The Limits of Academic Freedom

Steven Novella at Neurologica has written a thoughtful essay on where the limits of academic freedom should lie in light of the firing of Ward Churchill based on allegations of plagiarism and research falsification. Of course, many believe that calling 9/11 victims “little Eichmanns” might have had something to do with it as well.

Novella considers the current standards for protection of academic speech and brings up a good point. Academic freedom is not meant to protect professors from the consequences of lying and incompetence.

The purpose of tenure is to protect academics from being fired because of their political views or the nature of their research or other academic pursuits. Originally it was designed to protect them from influences outside the university – namely trustees or donors who would try to use their money or influence to block or fire academics they didn’t like or disagreed with. However, it was never intended to protect professors from discipline from their colleagues within the university. Such discipline is necessary to maintain standards, which every institution has a right, and some even a duty, to do.

At present the guiding principles state that a tenured professor can be removed for, “professional incompetence, neglect of duty, insubordination, conviction of a felony or any offense involving moral turpitude… or sexual harassment or other conduct which falls below minimum standards of professional integrity.”

This is a good point, and one that the denialists and cranks of the world hate, and that is “standards”. Novella makes an excellent case for the ability of universities to deny tenure, or remove professors for the teaching of baloney:

To take an extreme example, a history professor should not be able to make up their own history from scratch and then pass it along to their students as knowledge. I should not teach medical students incompetent and substandard medical practice and then defend such teaching with cries of personal academic freedom.

The gray area here is the distinction between, on the one hand, content that represents an unpopular minority opinion, a politically, socially, or religiously “heretical” view, or a cutting edge claim, and on the other hand nonsense and intellectual rubbish. In making such distinctions it is possible to dismiss the merely unpopular as nonsense, or to defend rubbish as if it were truly innovative or politically inconvenient.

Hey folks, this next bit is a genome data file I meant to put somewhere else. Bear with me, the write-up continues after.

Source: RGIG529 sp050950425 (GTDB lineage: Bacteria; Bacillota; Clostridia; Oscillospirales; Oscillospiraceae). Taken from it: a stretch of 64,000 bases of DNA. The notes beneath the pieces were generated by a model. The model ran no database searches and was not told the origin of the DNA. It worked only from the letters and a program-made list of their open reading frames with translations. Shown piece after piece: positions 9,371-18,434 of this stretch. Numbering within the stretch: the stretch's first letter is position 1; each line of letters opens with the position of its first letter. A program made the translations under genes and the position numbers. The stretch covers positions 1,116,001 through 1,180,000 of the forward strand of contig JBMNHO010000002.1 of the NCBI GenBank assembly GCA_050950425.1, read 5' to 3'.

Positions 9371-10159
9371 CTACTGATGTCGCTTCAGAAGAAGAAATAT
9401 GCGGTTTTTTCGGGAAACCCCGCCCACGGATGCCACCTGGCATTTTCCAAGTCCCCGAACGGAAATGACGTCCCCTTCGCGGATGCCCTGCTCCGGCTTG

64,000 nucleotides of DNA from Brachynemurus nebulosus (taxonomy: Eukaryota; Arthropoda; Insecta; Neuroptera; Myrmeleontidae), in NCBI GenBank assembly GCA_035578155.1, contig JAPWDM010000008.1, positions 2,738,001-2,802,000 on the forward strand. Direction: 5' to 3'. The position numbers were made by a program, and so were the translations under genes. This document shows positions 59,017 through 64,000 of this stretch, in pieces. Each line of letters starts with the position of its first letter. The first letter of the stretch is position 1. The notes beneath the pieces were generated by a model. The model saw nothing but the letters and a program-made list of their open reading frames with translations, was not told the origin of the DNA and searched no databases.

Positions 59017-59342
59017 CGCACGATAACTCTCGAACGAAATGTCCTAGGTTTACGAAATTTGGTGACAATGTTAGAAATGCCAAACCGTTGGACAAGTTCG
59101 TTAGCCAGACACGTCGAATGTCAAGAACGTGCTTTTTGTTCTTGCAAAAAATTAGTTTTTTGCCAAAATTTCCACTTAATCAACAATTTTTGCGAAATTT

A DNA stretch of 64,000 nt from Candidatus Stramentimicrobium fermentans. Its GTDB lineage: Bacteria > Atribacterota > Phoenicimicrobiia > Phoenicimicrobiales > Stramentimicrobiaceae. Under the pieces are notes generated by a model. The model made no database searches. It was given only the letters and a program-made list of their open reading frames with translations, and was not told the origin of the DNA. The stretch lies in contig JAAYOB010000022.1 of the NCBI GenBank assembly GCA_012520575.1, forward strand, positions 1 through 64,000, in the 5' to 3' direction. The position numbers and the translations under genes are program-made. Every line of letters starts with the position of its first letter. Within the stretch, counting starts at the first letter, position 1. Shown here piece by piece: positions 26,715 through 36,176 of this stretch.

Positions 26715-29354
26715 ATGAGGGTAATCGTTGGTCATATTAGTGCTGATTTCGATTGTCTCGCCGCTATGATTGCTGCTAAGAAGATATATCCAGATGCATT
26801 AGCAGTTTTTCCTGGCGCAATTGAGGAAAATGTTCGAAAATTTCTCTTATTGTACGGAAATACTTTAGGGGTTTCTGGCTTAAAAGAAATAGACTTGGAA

Also, when in doubt, which side should get the benefit? Should maverick academics be considered visionary until proven to be quacks, or charlatans until vindicated? The system we have now seems to favor the former.

Personally, I think we need to take the “innocent until proven guilty” approach, but should not set the standard of proof so high that any nonsense can thrive without check. For example, intelligent design is simply not science, and this has been established to such a degree that we can forbid biology teachers from teaching it as science without violating their academic freedom. The same is true for holocaust denial, and for 9/11 conspiracy theorists?

I think that question mark is a typo, but anyway, he’s dead on. Academic freedom should never mean you can say whatever the hell you want, whatever the proof, whatever your methods.

The perfect example? Medical students and CAM:

The area where I think the system has broken down is with so-called complementary and alternative medicine (CAM). Here, ideas that are anti-scientific, disproven, intellectually bankrupt, and sometimes just utter lunacy are making their way into academic medicine under the banner of freedom, multi-culturalism, openness, and political correctness. Because medicine is a profession and a trade (not just an abstract academic pursuit) the standards for quality control are far more important and should be given greater consideration.

As I said above, I should not be allowed to teach medical students incompetent medicine or substandard care – and neither should anyone else, no matter what you call it.

Novella makes a great case. Examples of denying tenure to people promoting nonsense aren’t about maintaining a party line, they’re about maintaining standards. Academics who say that evolution is false, the holocaust didn’t happen, oregano cures cancer etc., aren’t just exercising their free speech, they’re failing their students. This isn’t an issue of rejecting minority views, it’s about the responsibility of academics to adhere to basic principles of honesty and integrity in their intramural pursuits.